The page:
Document Detail


Is transapical aortic valve implantation really less invasive than minimally invasive aortic valve replacement?
MedLine Citation:
PMID:  19740493     Owner:  NLM     Status:  MEDLINE    
Abstract/OtherAbstract:
BACKGROUND: Transcatheter valve implants currently draw their justification for use from reduction of perioperative risk. However, patient age and comorbidities are independent predictors of adverse outcome after aortic valve replacement, regardless of surgical approach. Therefore, it is unclear whether transapical aortic valve implantation really improves outcomes in high-risk patients. METHODS: We included a total of 51 high-risk patients with severe aortic valve stenosis. Patients were allocated to transapical aortic valve implantation (n = 21) or minimally invasive aortic valve replacement via a partial upper sternotomy (n = 30), in a nonrandomized fashion. Patient age, preoperative comorbidities, and perioperative risk, expressed as logistic EuroSCORE (38% +/- 14% vs 35% +/- 9%), were matched between the 2 groups. RESULTS: Early morbidity and mortality were comparable between groups, but transapical aortic valve implantation was associated with shorter operative time (P = .004), ventilation time (P < .001), intensive care unit stay (P < .001), and hospital stay (P < .001). Thirty-day mortality was 14% (n = 3) in the transcatheter group versus 10% (n = 3) in the surgical group. After a mean follow-up of 12 +/- 4 months (100% complete), there were a total of 5 (24%) deaths in the transapical group versus 5 (17%) deaths in the open surgery group. There was 1 intraoperative death in the transapical group versus none in the surgery group. In the transapical group, there were 2 re-explorations for bleeding, 2 intraoperative conversions, 1 case of prosthesis migration, and 2 impairments of coronary arteries. The surgery group included 1 re-exploration, 1 stroke, 1 pacemaker implantation for complete atrioventricular block, and 3 cases of atrial fibrillation. CONCLUSIONS: Current data suggest a faster postoperative recovery after transapical aortic valve implantation, with early and late morbidity and mortality comparable with those of minimally invasive aortic valve replacement via partial upper sternotomy.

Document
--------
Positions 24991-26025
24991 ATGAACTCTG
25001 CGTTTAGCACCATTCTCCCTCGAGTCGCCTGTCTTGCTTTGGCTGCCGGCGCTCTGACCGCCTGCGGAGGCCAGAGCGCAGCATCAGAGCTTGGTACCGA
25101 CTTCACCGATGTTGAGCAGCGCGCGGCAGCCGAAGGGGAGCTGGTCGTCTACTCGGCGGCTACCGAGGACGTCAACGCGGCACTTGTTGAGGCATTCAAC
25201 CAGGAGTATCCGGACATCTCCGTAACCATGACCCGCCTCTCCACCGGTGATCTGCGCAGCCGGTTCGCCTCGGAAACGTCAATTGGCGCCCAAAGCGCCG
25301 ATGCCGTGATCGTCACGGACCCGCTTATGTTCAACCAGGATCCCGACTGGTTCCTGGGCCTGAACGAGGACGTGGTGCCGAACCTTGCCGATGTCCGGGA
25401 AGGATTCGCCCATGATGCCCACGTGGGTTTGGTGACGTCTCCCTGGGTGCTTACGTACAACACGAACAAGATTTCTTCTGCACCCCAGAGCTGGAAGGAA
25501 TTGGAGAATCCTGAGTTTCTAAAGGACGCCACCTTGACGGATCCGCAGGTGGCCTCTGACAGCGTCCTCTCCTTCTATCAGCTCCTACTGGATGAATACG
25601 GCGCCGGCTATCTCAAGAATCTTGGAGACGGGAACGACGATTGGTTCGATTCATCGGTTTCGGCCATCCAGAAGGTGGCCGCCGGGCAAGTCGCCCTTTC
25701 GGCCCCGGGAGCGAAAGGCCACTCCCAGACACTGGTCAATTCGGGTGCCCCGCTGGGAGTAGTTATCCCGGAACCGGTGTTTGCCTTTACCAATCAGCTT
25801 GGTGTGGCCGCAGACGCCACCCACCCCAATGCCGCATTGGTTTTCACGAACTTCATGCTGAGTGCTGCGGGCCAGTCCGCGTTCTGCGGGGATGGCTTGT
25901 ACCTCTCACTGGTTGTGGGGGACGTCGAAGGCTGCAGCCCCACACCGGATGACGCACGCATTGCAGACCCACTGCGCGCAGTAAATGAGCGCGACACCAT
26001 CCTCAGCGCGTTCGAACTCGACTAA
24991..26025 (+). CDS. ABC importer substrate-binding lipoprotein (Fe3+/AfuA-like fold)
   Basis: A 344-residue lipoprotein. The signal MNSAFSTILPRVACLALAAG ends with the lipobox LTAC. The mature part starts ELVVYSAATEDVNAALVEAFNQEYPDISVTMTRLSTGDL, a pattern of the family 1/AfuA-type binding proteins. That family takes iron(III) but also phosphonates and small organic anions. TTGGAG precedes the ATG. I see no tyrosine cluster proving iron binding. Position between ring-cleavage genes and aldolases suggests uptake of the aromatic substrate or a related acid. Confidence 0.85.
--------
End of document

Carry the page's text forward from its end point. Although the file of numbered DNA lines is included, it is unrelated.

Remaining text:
Authors:
Andreas Zierer; Gerhard Wimmer-Greinecker; Sven Martens; Anton Moritz; Mirko Doss
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Publication Detail:
Type:  Journal Article     Date:  2009-09-09
Journal Detail:
Title:  The Journal of thoracic and cardiovascular surgery     Volume:  138     ISSN:  1097-685X     ISO Abbreviation:  J. Thorac. Cardiovasc. Surg.     Publication Date:  2009 Nov 
Date Detail:
Created Date:  2009-10-19     Completed Date:  2009-12-03     Revised Date:  -    
Medline Journal Info:
Nlm Unique ID:  0376343     Medline TA:  J Thorac Cardiovasc Surg     Country:  United States    
Other Details:
Languages:  eng     Pagination:  1067-72     Citation Subset:  AIM; IM    
Affiliation:
Division of Cardiothoracic Surgery, Hospital of the Johann Wolfgang Goethe University, Theodor Stern Kai 7, Frankfurt am Main, Germany.
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MeSH Terms
Descriptor/Qualifier:
Age Factors
Aged
Aortic Valve / surgery
Aortic Valve Stenosis / mortality,  surgery*
Comorbidity
Female
Follow-Up Studies
Heart Catheterization*
Heart Valve Prosthesis
Heart Valve Prosthesis Implantation / methods*,  mortality
Hospital Mortality
Humans
Length of Stay / statistics & numerical data
Male
Postoperative Complications / mortality
Risk Factors
Surgical Procedures, Minimally Invasive* / mortality
Time Factors
Treatment Outcome

From MEDLINE®/PubMed®, a database of the U.S. National Library of Medicine


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